At present, more than 800,000 people in the UK are living with heart failure. In addition to the physical symptoms of this debilitating and potentially life-threatening disease, patients have to endure the added anxiety of regular hospital visits. It’s costly, stressful and time consuming for staff, patients and caregivers, so advances in home-based care can offer a more efficient and effective solution for everyone.

“With specialist community services, heart failure nurses and recent developments in monitoring, the UK is at the forefront of delivering world standard care for heart failure patients,” explains Professor Martin Cowie.

At present, a very simple system of home-based care is being trialed by Professor Cowie and his team to reduce the number of unnecessary trips that patients have to make to hospital. Armed with a blood pressure cuff and weighing scales, patients can record their details on a daily basis and upload them for specialist nurses to monitor. As long as these results remain stable, patients need not travel unnecessarily to the hospital, but the moment there is a concerning change, doctors can respond immediately.

 

More recently, pioneering technology has seen capabilities taken to new levels with the development of a piece of electric crystal (small sensors) that can be implanted into the pulmonary artery (PA) through keyhole surgery. The crystal, which has no battery and can stay in the patient forever, is activated by radio frequency (RF) energy through the antennae in a pillow the patient lays on to take a reading each day. The reading of the patient’s PA pressure is then sent remotely to the patient’s care team for the physician to review. When the physician notices a meaningful change in PA pressure, the medical team can respond by contacting the patient and appropriately adjusting medications. Advancements in medical device innovation, through remote monitoring, are one of the leading tools to improving the quality of life with those with heart failure.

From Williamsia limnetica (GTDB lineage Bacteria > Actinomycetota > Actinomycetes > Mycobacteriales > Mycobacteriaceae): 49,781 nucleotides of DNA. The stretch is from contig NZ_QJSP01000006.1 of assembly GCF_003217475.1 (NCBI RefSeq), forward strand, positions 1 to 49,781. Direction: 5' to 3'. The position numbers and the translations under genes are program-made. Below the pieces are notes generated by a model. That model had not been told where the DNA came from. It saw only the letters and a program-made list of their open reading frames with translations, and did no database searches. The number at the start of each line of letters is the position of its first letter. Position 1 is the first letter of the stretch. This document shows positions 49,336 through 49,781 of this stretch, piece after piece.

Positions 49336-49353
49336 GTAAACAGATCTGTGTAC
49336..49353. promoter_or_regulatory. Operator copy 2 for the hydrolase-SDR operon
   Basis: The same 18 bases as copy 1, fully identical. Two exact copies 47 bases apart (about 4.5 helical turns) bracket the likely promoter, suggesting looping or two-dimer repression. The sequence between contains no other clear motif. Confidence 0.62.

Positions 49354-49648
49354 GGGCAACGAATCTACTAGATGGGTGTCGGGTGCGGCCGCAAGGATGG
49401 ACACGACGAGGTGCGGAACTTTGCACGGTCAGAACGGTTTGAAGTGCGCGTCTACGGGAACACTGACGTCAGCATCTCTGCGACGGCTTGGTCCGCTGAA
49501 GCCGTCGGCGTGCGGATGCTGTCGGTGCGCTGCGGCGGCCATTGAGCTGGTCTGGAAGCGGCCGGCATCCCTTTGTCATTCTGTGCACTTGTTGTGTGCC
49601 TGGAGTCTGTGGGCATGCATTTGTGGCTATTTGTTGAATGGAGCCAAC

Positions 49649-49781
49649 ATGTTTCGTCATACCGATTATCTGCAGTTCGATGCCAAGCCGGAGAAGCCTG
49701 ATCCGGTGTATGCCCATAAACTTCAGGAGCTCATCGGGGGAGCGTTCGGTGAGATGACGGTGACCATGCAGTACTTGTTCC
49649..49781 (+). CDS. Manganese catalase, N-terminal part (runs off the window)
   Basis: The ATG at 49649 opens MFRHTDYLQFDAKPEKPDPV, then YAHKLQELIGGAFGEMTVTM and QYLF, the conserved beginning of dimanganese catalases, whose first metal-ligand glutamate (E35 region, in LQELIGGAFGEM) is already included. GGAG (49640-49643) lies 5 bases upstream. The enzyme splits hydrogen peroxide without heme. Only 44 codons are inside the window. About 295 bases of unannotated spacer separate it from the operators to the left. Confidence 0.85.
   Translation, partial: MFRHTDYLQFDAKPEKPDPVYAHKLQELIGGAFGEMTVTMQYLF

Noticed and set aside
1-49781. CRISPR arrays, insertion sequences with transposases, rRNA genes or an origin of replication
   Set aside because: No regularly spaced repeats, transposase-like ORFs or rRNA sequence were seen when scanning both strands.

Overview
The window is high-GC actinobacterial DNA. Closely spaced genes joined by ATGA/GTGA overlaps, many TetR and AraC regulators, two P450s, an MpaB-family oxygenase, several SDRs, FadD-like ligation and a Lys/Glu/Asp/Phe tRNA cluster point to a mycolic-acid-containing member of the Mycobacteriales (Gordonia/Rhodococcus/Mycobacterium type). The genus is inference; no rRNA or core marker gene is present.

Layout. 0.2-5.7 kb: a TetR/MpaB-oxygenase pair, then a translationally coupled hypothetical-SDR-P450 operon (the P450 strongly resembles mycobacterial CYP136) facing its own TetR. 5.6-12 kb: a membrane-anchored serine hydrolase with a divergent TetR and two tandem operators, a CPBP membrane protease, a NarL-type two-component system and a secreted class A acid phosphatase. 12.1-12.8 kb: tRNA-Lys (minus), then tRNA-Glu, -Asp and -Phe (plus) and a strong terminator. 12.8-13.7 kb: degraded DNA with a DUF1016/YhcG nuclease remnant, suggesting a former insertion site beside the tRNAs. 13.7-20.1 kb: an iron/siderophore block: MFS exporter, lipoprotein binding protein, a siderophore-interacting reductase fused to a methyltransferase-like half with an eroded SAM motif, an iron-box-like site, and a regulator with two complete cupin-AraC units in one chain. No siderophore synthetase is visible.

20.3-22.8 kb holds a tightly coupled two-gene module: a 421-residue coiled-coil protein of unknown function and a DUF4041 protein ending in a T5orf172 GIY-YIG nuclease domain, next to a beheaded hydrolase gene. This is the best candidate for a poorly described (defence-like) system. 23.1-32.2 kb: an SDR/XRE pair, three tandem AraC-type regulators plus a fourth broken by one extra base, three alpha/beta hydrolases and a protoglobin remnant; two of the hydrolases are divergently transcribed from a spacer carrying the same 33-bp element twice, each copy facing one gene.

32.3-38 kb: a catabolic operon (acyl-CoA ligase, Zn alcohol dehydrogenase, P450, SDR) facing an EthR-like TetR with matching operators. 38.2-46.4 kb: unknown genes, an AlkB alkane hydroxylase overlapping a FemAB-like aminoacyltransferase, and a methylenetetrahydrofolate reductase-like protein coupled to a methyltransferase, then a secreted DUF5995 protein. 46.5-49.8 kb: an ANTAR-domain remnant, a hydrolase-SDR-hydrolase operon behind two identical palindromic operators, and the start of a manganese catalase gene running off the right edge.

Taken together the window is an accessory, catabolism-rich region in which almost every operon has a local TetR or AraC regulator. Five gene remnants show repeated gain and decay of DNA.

Preliminary tests in 550 patients in the US suggest that the device, can reduce hospital admissions by at least 30 per cent. Within the next 12 months a further study will be carried out in the UK with 50 patients receiving the implant as part of a trial at Royal Brompton Hospital. Cowie is hopeful that this could be the first step to more formal trials of the remote technology. “In five to ten years time, this may be seen as established practice for the right patients,” says Prof. Cowie. “We need to ensure it’s effective and provides value for everyone.”

 

With an ageing population, Cowie anticipates as many as one in four people are likely to develop heart failure during in their lifetime. Remote monitoring is part of a package of services that could dramatically improve the quality of life for these patients, whilst also helping reduce NHS costs in the long run. “With new technology there are always initial costs to be met,” says Cowie. “But costs always reduce over time. With rapid diagnosis, access to patient support groups and specialist nurses, there are lots of things around to help people get the best care. It’s important people know that the UK is at the forefront and if people aren’t getting the best care, they need to shout.”